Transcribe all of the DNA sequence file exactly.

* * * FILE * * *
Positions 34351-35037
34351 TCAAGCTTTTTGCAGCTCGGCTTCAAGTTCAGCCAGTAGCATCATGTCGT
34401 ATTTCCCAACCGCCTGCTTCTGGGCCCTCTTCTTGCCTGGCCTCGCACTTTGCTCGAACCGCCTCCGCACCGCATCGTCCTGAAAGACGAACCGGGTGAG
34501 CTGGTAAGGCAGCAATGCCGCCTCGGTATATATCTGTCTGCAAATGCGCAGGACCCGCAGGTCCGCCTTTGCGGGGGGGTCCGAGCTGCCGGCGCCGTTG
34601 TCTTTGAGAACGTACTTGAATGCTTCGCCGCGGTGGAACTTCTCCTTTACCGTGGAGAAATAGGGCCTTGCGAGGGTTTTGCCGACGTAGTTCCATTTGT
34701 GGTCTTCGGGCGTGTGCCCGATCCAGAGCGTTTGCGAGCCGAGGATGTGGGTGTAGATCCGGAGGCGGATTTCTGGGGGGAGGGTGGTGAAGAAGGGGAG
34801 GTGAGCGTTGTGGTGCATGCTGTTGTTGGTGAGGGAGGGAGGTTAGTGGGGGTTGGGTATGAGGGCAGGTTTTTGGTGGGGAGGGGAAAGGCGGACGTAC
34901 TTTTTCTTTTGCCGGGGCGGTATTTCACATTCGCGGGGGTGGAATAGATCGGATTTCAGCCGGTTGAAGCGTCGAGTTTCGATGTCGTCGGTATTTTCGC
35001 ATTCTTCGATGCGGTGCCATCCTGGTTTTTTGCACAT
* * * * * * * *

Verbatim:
Positions 34351-35037
34351 TCAAGCTTTTTGCAGCTCGGCTTCAAGTTCAGCCAGTAGCATCATGTCGT
34401 ATTTCCCAACCGCCTGCTTCTGGGCCCTCTTCTTGCCTGGCCTCGCACTTTGCTCGAACCGCCTCCGCACCGCATCGTCCTGAAAGACGAACCGGGTGAG
34501 CTGGTAAGGCAGCAATGCCGCCTCGGTATATATCTGTCTGCAAATGCGCAGGACCCGCAGGTCCGCCTTTGCGGGGGGGTCCGAGCTGCCGGCGCCGTTG
34601 TCTTTGAGAACGTACTTGAATGCTTCGCCGCGGTGGAACTTCTCCTTTACCGTGGAGAAATAGGGCCTTGCGAGGGTTTTGCCGACGTAGTTCCATTTGT
34701 GGTCTTCGGGCGTGTGCCCGATCCAGAGCGTTTGCGAGCCGAGGATGTGGGTGTAGATCCGGAGGCGGATTTCTGGGGGGAGGGTGGTGAAGAAGGGGAG
34801 GTGAGCGTTGTGGTGCATGCTGTTGTTGGTGAGGGAGGGAGGTTAGTGGGGGTTGGGTATGAGGGCAGGTTTTTGGTGGGGAGGGGAAAGGCGGACGTAC
34901 TTTTTCTTTTGCCGGGGCGGTATTTCACATTCGCGGGGGTGGAATAGATCGGATTTCAGCCGGTTGAAGCGTCGAGTTTCGATGTCGTCGGTATTTTCGC
35001 ATTCTTCGATGCGGTGCCATCCTGGTTTTTTGCACAT